- and I've just discovered in the dictionary that "charabia" was the name of a local dialect in Auvergne (a region of France), and was then used pejoratively to mean an incomprehensible language. I'm only aware of the latter meaning now - without it raising any pejorative connotation.
     

    Marga H

    Senior Member
    Poland,Polish
    In Polish we say: Być na tureckim kazaniu = to be at a turkish sermon ( means do not understand anything )
    but also there is the expresion : Nie udawaj Greka! = Don't play the Greek! ( means "don't pretend that you don't understand me!
    So Turkish and Greek seem to be the most difficult languages for Polish people :) .
     

    gigi1

    Member
    Greek Greece
    ^Maybe because when it is not convenient for us (and we do know the language) ,we make foreigners believe we don't understand what they are saying???? ;)
     

    samanthalee

    Senior Member
    Mandarin, English - [Singapore]
    yeah, we say in Greece "it's all Chinese to me", since Chinese is the most difficult language in the world and Greek the second most difficult!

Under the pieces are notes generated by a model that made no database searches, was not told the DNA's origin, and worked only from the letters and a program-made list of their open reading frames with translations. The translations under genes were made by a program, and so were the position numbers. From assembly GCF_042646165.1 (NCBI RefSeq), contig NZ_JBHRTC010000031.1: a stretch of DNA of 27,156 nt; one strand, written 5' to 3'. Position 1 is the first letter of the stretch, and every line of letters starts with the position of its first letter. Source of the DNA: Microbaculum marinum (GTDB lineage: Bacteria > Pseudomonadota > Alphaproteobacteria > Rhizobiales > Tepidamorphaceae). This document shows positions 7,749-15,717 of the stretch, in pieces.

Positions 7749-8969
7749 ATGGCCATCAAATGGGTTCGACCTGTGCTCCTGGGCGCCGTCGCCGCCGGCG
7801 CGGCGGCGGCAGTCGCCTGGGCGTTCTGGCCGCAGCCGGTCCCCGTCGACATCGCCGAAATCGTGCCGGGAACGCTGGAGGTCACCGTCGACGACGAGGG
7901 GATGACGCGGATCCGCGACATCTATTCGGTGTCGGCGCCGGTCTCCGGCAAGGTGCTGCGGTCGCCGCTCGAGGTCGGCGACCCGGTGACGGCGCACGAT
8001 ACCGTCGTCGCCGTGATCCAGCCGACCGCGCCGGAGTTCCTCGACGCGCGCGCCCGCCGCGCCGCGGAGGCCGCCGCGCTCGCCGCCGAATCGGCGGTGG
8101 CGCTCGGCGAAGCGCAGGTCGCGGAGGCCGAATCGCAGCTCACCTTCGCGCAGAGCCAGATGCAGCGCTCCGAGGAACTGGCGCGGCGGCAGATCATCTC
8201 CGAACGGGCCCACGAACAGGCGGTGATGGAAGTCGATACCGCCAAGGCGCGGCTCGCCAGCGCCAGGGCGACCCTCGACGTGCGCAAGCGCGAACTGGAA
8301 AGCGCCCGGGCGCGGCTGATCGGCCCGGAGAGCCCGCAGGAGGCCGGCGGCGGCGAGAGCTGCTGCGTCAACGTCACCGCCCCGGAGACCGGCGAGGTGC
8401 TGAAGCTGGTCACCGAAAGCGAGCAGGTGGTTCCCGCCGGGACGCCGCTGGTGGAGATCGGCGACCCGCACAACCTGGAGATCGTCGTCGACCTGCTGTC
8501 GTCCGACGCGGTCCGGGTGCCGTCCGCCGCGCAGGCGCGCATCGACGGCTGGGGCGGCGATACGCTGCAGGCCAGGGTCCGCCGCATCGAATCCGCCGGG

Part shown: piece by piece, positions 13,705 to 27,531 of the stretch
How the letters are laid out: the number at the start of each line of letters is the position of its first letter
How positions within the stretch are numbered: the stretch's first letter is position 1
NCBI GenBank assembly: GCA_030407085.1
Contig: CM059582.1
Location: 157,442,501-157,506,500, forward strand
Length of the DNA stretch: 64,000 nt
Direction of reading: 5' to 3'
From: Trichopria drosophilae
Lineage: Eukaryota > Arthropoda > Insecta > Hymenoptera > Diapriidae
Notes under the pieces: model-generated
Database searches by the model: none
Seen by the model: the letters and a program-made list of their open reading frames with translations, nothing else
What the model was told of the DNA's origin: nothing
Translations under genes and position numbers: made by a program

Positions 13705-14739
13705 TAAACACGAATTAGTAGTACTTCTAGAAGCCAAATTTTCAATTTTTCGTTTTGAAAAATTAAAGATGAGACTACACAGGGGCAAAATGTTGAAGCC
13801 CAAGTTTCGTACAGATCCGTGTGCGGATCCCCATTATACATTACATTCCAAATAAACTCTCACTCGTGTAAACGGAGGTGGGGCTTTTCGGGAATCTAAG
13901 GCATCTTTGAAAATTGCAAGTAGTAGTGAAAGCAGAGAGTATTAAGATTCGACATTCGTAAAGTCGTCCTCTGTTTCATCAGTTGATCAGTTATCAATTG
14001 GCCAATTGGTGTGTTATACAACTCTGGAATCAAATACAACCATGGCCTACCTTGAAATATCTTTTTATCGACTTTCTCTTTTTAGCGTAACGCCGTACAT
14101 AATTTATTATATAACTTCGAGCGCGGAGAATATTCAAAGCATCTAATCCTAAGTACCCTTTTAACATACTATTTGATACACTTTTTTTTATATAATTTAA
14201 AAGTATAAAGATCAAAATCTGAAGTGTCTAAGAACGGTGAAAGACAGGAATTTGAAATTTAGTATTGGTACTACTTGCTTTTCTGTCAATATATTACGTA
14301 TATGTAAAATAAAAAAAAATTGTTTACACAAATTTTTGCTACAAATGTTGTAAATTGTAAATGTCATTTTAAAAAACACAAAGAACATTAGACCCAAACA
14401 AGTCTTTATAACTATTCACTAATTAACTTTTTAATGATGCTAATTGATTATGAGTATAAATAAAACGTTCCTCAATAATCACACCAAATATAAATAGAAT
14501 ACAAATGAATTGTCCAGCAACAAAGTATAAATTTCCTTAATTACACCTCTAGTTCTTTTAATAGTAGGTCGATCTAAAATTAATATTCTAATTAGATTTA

I had always wondered what's the Greek equivalence of "It's all Greek to me"... To think it is Chinese....:D

    In Mandarin, when someone says something alien, the following exchange may occur.
    "Excuse me, please speak Chinese." [请讲中文。]
    "I am speaking Chinese." [我在说中文啊。]
    "Really? It sounds foreign to me." [是吗?听起来怎么像外国话?]
     

    Vagabond

    Senior Member
    What is It's Greek to me in other languages? I am especially interested in what the Greeks say!..
    Haha. Yeah, it is too bad we can't use that line, as something "Greek to me" would be something I could understand perfectly well.

    We say "It's Chinese to me", roughly, many ways to say it:
    Αυτά είναι κινέζικα (afta ine kinezika) = that's Chinese
    Κινέζικα μου ακούγονται (kinezika mou akougontai) = sounds Chinese to me
    etc.

    Basically the whole concept is that something you don't understand sounds Chinese to you, rephrased in many ways, and the choice of the language is of course due to the fact that Chinese is nothing like Greek and (just like Greek) looks and sounds strange to anyone who doesn't speak it.
     

    Stephanus

    New Member
    Sweden English
    Until eighty or so years ago Greek was included in a traditional (mainly male!) upper-class British education, so it's rather surprising that we have that expression in English. I imagine it has some connection with the pre-Renaissance attitude to Greek. Mediaeval monks sometimes had to copy odd Greek words and expressions in the middle of a Latin text, but if they did they could add in the margin "Graeca sunt, non leguntur" - "it's Greek, it doesn't get read".
     

    jonquiliser

    Senior Member
    Svediż tal-Finlandja